Dr Paul Montagna – Nature’s Vital Signs: Using Bioindicators to Understand Ecosystem Health

Oct 4, 2018 | Biology, Earth and Environment

The 2010 Deepwater Horizon Oil Spill was an environmental disaster in the Gulf of Mexico that may take decades to recover. In the immediate wake of the crisis, scientists began to study the developing effects of the spill. Dr Paul Montagna at Texas A&M, Corpus Christi studies bioindicators from the ecosystems around the Gulf of Mexico. His team’s work focuses on topics that identify the outcomes of human activities. The results of their studies on these local systems are significant for ecosystems worldwide.

Estuarine Bioindicators

To understand biological health, key indicators and normative levels must be identified and measured. Just as a doctor takes a patient’s vital signs – temperature, pulse, heart rate – scientists must also understand the vital signs of a healthy ecosystem.

These vital signs of an ecosystem are known as ‘bioindicators’. A healthy ecosystem should, ideally, fall within an acceptable range of measured values. However, defining acceptable ranges for these indicators is challenging because there is rarely sufficient data to define a healthy or unhealthy ecosystem, and metrics vary quite a lot over space and time. Disturbances in an ecosystem can be chronic or short-term, and the means of assessing the changes may vary. The ultimate measure of an ecosystem’s health is its ability to maintain a balanced, resilient, diverse community of organisms.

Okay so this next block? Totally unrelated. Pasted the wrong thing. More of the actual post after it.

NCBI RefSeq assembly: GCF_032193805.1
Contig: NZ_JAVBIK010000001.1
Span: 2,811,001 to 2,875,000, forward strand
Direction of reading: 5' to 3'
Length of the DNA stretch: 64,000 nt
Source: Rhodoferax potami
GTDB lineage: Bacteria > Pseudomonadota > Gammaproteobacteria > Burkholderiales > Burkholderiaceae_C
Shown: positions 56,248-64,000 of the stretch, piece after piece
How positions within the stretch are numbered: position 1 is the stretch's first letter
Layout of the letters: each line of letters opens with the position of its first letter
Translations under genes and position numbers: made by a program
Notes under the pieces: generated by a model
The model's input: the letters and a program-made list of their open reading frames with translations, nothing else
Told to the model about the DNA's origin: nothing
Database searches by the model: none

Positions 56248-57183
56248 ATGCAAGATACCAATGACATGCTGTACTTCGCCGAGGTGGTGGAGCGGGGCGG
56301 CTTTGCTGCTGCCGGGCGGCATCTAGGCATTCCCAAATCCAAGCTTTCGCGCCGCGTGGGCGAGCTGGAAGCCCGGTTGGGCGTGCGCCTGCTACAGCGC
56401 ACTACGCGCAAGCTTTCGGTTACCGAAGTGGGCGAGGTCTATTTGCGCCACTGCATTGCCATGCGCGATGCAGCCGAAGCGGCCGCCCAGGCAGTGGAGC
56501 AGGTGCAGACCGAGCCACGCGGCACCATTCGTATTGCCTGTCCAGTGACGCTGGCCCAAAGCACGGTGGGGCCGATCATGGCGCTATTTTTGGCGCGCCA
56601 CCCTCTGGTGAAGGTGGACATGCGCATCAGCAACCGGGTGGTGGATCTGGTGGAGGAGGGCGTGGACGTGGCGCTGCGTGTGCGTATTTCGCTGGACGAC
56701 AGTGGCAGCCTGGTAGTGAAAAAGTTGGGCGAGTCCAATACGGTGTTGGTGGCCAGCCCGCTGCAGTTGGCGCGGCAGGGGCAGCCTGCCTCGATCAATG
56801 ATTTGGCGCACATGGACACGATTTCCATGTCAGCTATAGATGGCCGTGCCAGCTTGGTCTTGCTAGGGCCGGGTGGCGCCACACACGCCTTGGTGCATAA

As vitally important ecosystems, estuaries are under severe threat due to human activity. Estuaries are semi-enclosed bodies of water that are connected to the open sea and diluted with freshwater from land. They act as storm barriers, allow fisheries to thrive and improve marine water quality. Changes to natural water flow in an estuary can compromise all of these functions. In many areas of the world, humans are impacting estuaries by re-engineering coastlines and extracting large amounts of freshwater, reducing the natural flow downstream, to accommodate urban, agricultural, and industrial development and an expanding human population.

Without intervention to address such chronic disturbances, these important ecosystems may collapse to the point where it is impossible for them to return to their former health. Short-term disturbances in ecosystems create unique possibilities for measuring ecological health by focusing on bioindicators.

Oil spills serve as an example of a ‘pulse event’, a short term, sudden occurrence that causes a short-term disturbance, but they are sometimes not a chronic issue. On April 20, 2010, the Deepwater Horizon offshore drilling rig erupted off the Gulf of Mexico causing the largest oil spill in US history. The spill released an estimated 731 million litres into the Gulf of Mexico over a three-month period. Although sudden, the effects of large pulse event can be long lasting. Continued research and management of these areas, using bioindicators to assess health over time, is critical.

Dr Paul Montagna leads a team of researchers who are working to define ecological health and understand the best ways to measure the health of important natural resources, such as estuarine and deep-sea ecosystems along the Gulf of Mexico.